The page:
Excommunication Sounds Like This
About these recordings
Clip #1 (1:56)
You are about to hear two telephone conversations from Jim Knipe and Gwen Fipke to Dale and Marlene Jordon, Calgary, Alberta.
First phone call was on May 11th  at 8:00 AM to make arrangements for a visit.
This visit was to discuss having had John and Shirley O'Dell in Jordon's Sunday morning meeting.
The visit lasted one hour, and the Jordons' son Bryson was not allowed to be present in the room with his parents for this visit.
You will notice there is a space on this tape between the first phone call and the second phone call which was on May the 12th, also at 8:00 AM.
This time was agreed to by Dale and Marlene, where they were to give an answer to Jim Knipe's question:
"Do you support the ministry in Alberta" in their decision to put people out?
The following conversation you are about to hear on this tape is taken from a certified original tape and is unaltered.
Workers responsible for the mess in Alberta
The following books were written by people who escaped the 2x2 church!
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Elizabeth was born and raised in a nameless and secretive worldwide cult that claims exclusive origin from the New Testament apostolic ministry and
blatantly describes all other churches as 'false'. A fourth generation member, she professed faith at the age of sixteen and fully intended to remain there,
even when she discovered that the system she believed in was based on a lie. A love story both human and divine, a journey from spiritual bondage to
freedom in Christ; this confronting and deeply personal account gives an inside perspective into the mindset of cult members, and reveals the fear and
trauma associated with being forced to investigate your own beliefs even if it could mean destroying the very foundations of everything you believe.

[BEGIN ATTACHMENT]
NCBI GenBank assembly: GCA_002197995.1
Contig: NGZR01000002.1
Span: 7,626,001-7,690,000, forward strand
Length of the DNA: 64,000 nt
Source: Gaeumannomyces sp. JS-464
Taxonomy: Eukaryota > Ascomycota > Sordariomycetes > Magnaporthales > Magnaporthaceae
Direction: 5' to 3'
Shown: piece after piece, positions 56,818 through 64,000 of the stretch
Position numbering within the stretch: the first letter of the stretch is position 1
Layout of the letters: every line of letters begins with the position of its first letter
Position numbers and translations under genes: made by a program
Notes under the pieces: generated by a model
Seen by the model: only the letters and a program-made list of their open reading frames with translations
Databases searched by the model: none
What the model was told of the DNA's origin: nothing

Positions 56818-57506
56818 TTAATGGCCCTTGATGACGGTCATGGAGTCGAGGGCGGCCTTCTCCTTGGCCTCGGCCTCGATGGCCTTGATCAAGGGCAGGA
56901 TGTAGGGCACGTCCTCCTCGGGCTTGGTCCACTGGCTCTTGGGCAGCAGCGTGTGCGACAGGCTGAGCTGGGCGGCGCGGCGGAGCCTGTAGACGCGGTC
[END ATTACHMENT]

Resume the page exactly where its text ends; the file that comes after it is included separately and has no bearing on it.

The author, Elizabeth Coleman, is one of our moderators at the TLC Forum!
A look inside a worldwide, supposedly nameless religion that meets in homes and rented venues, yet is almost unknown even to many
friends and relatives of its members. This book collects accounts of the varied experiences from many former members. Although it
has managed to elude public attention for most of its history, this group has been known by various names, both officially taken and
nicknames, that include: Two by Twos, the Testimony of Jesus, Meetings in the home, Assemblies of Christians, Christian Conventions,
The Truth, the Workers and Friends, the No-name church, the Way, Blackstockings, Die Namelosen, Kristna i Sverige,
Non-denominational meetings, Gospel meetings, Les Anonymes, Cooneyites, etc. Revised and expanded second edition.
They meet in homes and in rented halls, presided over by itinerant preachers known as "Workers." This religious fellowship usually goes under the
names listed above, although its members vigorously deny that the group bears any name. As to its origins, the group positions itself as being a
direct continuation of "the New Testament Church." And even though they deny having any organizational structure, the activities of this nameless
sect are world-wide in scope.
It is often very difficult for the outsider to gain any concrete knowledge of this group's doctrine, structure, or history.
Reinventing the Truth
examines these issues, focusing on the historical explanations the group has offered for its origins.
This secretive group has been called by various names over the years: The Two-by-Twos, White Mice, Black Stockings, Pilgrims, The Meeting, The Workers, The Truth, the Secret Sect, Die Namenlosen, Les Anonymes and many others.
But they claim no name of their own. Outside of the group, little has been known of the ways and the diverse belief found among believers in this homespun religion.
Here is a book that exposes the origins and the unwritten traditions of the Two-by-Twos.
The purpose of this book is to summarize the teachings of this religious group in order to encourage people to draw nearer to and obey God.
It is an attempt to bring to light what the workers have tried to hide from the public for over a century.
These are doctrines and behaviors that have been observed and learned by an ex-member whose family has been part of the group for five generations, since the founding of the religion in the late 1890s.
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